As part of the workshop, we do a dotting activity. After all, it’s not real professional development if you don’t put a dot on something. I use Tony Wagner’s Seven Survival Skills and give the participants four dots (green, red, yellow, and blue). They are told to evaluate their own classroom or school in light of how well they are integrating these skills. The green dot is the one they are doing the best. The red dot, the worst. The yellow dot is the one they would work on after solving the red dot. That leaves blue: I used to give it to them as a gift. But now, I ask them to put it on the skill that they aren’t sure can be taught. And that’s usually where the good discussion comes in.

The dots often play out very similarly: most educators feel as though they are doing a good job with communication skills as well as helping students access and analyze information. They are not doing so well with initiative and entrepreneurship. And, the one that gets the blue dots, the one we can’t teach? Creativity and imagination. We had a lively discussion this past Saturday about what teachers can do to pique student creativity or foster their imagination.

And as they talked, I thought about the video clip I had edited earlier that morning. It features John Rinn who runs The Rinn Lab for Research on Large Interngenic Non-coding RNAs, part of Harvard Medical School. He’s a young guy with lots of enthusiasm for his work who likes to snowboard on the side. He is definitely creative and has some good advice for teachers who are trying to foster such in their students. The clip was a perfect ending to our conversation and the fact that I had just uploaded it at 5 AM that morning made me giddy with serendipity.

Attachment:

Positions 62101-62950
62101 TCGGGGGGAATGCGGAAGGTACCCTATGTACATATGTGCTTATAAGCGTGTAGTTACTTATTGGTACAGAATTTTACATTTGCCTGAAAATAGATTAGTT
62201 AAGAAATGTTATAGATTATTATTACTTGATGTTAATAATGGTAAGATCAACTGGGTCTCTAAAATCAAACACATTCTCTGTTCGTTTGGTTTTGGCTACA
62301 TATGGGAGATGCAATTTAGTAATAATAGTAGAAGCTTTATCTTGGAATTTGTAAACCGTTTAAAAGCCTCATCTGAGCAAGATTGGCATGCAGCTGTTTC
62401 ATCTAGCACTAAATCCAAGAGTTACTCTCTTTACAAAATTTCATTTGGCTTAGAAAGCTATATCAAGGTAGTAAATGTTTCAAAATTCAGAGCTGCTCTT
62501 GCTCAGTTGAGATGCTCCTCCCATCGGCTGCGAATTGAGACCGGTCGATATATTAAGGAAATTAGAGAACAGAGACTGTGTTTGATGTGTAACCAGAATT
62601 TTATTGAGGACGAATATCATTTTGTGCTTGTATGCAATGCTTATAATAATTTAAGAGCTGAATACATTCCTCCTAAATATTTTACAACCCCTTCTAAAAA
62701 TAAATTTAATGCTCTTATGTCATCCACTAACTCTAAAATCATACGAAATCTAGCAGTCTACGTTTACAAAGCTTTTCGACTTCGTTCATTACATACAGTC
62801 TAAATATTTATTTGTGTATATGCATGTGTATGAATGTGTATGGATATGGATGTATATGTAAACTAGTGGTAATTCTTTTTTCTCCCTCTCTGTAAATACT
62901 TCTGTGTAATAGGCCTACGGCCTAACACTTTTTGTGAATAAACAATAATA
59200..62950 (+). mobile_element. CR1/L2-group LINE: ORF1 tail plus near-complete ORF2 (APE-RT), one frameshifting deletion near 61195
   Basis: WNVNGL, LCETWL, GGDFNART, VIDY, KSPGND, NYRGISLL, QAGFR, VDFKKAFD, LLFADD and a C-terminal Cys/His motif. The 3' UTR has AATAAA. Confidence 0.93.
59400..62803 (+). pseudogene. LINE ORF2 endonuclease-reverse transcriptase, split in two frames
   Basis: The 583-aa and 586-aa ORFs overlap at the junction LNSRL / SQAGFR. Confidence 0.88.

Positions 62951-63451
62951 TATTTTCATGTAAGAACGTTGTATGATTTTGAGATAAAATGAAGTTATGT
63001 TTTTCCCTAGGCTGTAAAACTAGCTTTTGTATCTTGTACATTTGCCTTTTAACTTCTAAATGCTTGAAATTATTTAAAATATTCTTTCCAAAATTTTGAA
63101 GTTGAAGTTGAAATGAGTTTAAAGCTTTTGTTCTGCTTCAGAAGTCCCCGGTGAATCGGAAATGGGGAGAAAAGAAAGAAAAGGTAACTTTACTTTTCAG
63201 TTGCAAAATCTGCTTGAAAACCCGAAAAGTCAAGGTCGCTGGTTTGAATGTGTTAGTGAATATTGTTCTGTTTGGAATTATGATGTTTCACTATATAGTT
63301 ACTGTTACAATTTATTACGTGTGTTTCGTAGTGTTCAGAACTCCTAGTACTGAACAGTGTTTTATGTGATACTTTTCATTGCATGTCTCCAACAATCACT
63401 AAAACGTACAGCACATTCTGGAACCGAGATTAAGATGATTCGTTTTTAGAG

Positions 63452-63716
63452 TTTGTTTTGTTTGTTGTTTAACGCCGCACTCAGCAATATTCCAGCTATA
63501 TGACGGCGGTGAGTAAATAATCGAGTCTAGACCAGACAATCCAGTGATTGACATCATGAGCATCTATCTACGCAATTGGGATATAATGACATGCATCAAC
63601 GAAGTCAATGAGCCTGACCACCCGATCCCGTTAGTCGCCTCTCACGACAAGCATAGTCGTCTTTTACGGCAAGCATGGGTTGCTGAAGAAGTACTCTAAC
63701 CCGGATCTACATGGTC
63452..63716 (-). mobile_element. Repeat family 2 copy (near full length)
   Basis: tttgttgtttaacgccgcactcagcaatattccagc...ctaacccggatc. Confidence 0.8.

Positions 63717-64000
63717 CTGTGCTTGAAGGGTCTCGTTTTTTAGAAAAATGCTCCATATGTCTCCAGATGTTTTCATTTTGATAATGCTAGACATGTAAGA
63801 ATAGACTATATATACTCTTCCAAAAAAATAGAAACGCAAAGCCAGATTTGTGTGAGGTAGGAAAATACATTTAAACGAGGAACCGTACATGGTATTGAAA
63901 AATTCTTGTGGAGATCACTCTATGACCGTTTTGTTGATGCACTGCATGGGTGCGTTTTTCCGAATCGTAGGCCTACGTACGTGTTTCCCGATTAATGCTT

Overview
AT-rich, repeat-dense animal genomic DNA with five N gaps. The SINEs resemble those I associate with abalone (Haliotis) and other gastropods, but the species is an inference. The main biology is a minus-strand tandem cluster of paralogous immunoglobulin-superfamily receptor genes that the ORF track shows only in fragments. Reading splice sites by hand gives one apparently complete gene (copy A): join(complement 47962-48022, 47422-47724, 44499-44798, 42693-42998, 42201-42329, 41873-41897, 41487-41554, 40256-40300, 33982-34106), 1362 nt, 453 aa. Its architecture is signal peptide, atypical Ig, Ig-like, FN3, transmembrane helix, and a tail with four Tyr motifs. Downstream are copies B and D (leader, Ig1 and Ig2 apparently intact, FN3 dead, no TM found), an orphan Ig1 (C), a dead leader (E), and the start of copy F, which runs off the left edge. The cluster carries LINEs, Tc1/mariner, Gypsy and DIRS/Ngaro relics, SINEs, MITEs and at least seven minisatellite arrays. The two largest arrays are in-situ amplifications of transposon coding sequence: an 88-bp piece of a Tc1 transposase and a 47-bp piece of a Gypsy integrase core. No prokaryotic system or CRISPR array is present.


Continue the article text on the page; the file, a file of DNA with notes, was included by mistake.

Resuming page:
I haven’t put the clip on YouTube yet but you can view it, as well as other related clips, at the STEM Education Alliance website.

Moment of Geek

In an effort to take Tim’s advice…here’s my odd, out of left field post.  It will come as no surprise to readers of this blog and people who know me that I’m pretty liberal.  It’s a label I proudly wear.  So, it probably also comes as know surprise that I’m a huge fan of Rachel Maddow.  I tune in almost every night to her show.  If you haven’t, give it a try.  She’s smart, funny, and sarcastic, and an antidote to the often harsh rhetoric we hear from both sides.  (As an aside, I’m not a fan of Keith Olberman…he’s a little too mean for me.)

One of my favorite features is Rachel’s Moment of Geek when she highlights interesting events in science and technology.  Even if you can’t stomach Rachel, these features are fun with no seeming political bias.  You can view them at her web site or if you prefer not to have that in your computer memory, check out YouTube.  One of my favorite was about the Google camera car that takes pictures for street view: